The 360 is a feature designed to show you diverse perspectives on the day’s top stories.
What's happening: Harriet Tubman, the famed abolitionist who freed slaves using the Underground Railroad, was scheduled to replace Andrew Jackson as the face of the $20 bill in 2020. However, Treasury Secretary Steve Mnuchin said during a congressional hearing last week that the redesign had been delayed until at least 2028.
The decision to make Tubman the first African-American to appear on U.S. paper currency came out of a 10-month public comment process by Barack Obama's Treasury Secretary Jack Lew in 2016. The 2020 date was chosen to mark the 100th anniversary of women gaining the right to vote in America.
Mnuchin explained the delay by saying the treasury was focused preventing counterfeiting, rather than changing the imagery on its bills.
Why there's debate: The decision to replace the image of a slave-owning former president with that of black woman who freed slaves received strong praise from many when it was initially announced. Trump called the choice "pure political correctness" and suggested she should be on the $2 bill instead.
Mnuchin's limited responses to inquiries from Rep. Ayanna Pressley, D-Mass., about the delay during last week’s hearing have led some to question whether there are other motives behind the decision.
One of Tubman's living descendents said the delay "smacks of racism." Pressley argued that it was part of a longstanding trend of overlooking the role of women and people of color in American history. "People other than white men built this county," she said. Others have suggested it is consistent with of a revisionist history among some conservatives who downplay the horrors of slavery.
What's next: A bill that would force the Treasury to put Tubman on the $20 bill by the end of 2020 was introduced in both houses of Congress earlier this year. If it isn't passed, it will be up to Mnuchin, or whoever comes after him, to decide if and when the change will be made.
In the meantime, some activists are taking the matter into their own hands by stamping Tubman's face over current versions of the bill.
Racism prevents proper acknowledgment of Tubman's heroism
"Trump rose to power by denigrating, discounting and humiliating women, especially women of color. It’s just one more way Trump is telegraphing to the racists and sexists in his base that 'we' are never giving up this country. 'We' will never give and inch to 'those people.'" — Laura Washington, Chicago Sun-Times
The move is part of a larger campaign to undo Obama's accomplishments
"The Tubman-for-Jackson swap was an Obama administration initiative, and Trump has pretty much made it his mission to be against anything that came before his presidency." — Elliot Hannon, Slate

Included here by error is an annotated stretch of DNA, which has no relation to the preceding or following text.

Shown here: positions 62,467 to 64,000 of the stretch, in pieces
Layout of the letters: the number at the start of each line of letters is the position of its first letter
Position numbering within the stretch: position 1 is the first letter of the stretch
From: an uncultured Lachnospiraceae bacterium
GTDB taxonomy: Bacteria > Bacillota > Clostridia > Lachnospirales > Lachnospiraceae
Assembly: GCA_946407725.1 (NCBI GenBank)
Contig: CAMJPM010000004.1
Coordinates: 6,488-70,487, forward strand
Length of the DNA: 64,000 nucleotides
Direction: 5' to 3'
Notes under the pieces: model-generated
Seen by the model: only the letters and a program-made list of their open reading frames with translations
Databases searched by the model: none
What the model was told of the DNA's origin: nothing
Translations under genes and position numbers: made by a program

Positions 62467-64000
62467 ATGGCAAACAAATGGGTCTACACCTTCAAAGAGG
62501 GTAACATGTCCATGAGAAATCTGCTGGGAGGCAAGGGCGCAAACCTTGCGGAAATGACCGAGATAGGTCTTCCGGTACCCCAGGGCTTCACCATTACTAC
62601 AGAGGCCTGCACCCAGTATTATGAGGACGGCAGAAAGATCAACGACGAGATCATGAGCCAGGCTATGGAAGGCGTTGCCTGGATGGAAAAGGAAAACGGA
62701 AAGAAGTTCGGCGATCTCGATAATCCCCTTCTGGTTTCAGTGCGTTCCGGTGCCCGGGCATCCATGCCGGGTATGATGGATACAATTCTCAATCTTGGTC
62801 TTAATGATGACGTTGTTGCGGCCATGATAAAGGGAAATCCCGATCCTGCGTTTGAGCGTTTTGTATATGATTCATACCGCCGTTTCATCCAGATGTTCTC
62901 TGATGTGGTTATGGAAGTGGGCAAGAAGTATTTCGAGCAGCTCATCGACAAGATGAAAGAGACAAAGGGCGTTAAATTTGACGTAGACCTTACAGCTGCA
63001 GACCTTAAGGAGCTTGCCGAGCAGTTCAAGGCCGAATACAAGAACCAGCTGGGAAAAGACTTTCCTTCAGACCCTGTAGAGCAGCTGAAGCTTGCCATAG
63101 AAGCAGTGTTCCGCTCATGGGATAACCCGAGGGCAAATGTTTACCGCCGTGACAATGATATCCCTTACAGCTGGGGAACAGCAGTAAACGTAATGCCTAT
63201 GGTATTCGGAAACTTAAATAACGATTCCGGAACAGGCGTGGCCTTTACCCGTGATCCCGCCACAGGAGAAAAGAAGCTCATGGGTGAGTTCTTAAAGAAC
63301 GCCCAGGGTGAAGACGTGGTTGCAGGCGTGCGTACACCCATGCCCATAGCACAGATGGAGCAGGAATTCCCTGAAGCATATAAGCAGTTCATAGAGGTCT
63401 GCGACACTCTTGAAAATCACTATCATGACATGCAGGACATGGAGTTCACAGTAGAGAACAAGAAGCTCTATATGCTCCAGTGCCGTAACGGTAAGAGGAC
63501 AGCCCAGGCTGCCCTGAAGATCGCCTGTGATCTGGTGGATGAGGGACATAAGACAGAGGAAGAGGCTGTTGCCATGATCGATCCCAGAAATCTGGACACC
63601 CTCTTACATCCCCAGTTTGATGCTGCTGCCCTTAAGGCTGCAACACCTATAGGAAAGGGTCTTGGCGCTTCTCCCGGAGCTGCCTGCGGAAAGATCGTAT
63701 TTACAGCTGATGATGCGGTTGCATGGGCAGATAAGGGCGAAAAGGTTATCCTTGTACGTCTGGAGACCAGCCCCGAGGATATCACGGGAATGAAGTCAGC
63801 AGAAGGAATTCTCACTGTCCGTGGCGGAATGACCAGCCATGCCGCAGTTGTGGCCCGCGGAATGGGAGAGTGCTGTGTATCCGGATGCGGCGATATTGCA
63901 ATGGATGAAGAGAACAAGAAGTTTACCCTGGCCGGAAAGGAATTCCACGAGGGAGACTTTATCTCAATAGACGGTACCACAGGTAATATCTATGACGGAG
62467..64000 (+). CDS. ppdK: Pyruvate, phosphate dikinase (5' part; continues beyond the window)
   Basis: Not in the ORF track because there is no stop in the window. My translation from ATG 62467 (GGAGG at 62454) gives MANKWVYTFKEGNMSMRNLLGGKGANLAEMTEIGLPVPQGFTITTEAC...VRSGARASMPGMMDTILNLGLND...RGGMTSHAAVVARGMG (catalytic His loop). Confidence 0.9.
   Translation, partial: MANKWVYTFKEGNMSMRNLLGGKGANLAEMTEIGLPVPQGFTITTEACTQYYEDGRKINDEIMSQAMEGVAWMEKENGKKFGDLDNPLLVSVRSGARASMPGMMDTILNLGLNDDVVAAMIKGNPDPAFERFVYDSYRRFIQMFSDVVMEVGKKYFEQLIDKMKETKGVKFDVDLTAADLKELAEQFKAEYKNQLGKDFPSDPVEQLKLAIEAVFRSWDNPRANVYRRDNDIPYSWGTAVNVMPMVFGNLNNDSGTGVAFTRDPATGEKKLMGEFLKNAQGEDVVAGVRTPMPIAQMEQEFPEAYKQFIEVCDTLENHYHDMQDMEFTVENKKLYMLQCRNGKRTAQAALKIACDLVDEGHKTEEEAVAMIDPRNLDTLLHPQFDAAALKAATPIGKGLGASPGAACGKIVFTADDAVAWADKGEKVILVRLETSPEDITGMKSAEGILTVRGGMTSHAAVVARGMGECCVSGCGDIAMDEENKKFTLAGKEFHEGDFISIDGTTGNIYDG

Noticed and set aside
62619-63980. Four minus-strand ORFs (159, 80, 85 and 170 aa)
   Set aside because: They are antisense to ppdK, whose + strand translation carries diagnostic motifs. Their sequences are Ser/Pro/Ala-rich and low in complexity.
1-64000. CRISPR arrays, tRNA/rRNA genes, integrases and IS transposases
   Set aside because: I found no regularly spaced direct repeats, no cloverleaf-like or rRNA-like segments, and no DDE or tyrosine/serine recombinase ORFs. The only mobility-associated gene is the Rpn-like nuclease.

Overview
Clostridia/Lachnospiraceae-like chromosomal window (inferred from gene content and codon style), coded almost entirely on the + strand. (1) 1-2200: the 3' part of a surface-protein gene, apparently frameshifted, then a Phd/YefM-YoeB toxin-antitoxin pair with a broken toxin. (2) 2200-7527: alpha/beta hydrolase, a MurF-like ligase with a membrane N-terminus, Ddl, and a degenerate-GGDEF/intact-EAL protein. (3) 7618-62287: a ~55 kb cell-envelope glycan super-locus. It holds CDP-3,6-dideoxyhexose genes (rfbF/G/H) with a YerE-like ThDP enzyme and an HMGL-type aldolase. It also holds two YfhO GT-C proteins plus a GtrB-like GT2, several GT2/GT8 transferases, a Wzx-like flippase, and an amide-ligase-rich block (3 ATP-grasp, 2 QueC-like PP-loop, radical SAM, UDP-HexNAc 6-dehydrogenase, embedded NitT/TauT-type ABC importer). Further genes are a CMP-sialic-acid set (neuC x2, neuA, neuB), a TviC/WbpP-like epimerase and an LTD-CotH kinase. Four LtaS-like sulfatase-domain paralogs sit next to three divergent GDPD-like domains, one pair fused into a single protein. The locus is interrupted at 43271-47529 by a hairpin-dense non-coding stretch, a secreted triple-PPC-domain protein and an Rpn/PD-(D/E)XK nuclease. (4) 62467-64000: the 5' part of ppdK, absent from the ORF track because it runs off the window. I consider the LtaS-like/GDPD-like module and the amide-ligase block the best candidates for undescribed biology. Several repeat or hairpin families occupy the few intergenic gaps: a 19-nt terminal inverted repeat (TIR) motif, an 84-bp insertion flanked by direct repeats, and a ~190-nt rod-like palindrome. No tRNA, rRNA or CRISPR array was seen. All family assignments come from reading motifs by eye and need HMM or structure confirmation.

A sympathetic view of slave-holding states is common among conservatives
"A reexamination of national iconography has led to the removal of many Confederate monuments and the erasure of names of numerous segregationists from schools, roads and parks. But Trump and some of his associates endorse a different orientation to the past, at times ready to defend figures whose promotion of explicit racial hierarchy places them out of step with contemporary values." — Isaac Stanley-Becker, Washington Post
"The story that Trump and his followers tell themselves is that white supremacy built this nation for the better." — Dick Polman, WHYY
History undervalues the contributions of black women
"This is part and parcel of the history of this country and the way in which African American women have been, and continue to be, treated and unacknowledged.” — Tubman Museum director Andy Ambrose, quoted by the Atlanta Journal-Constitution
Trump is a fan of Andrew Jackson
"Mr. Trump has frequently described Jackson, whose portrait hangs in the Oval Office, as a populist hero who reminds him of himself." — Alan Rappeport, New York Times
It's poetic that one more obstacle stands between Tubman and proper recognition
"Tubman constantly laughed in the face of indignities even more horrific than Trump. It will take much longer than it should, but she’ll eventually overcome this one, too." — Editorial, San Francisco Chronicle
Let's consider other ideas to diversify U.S. currency
"All seven of our current bills ($1, $2, $5, $10, $20, $50 and $100) could be converted to be a 50-50 bill. That means that half of the $1 would always have George Washington on it; the other half would be printed with another historic American on it…Doing it as a 50-50 could help to keep happy those who love the current person on the bill and also help those who want a new person on the bill; both would get their way." — David R. Craig, Baltimore Sun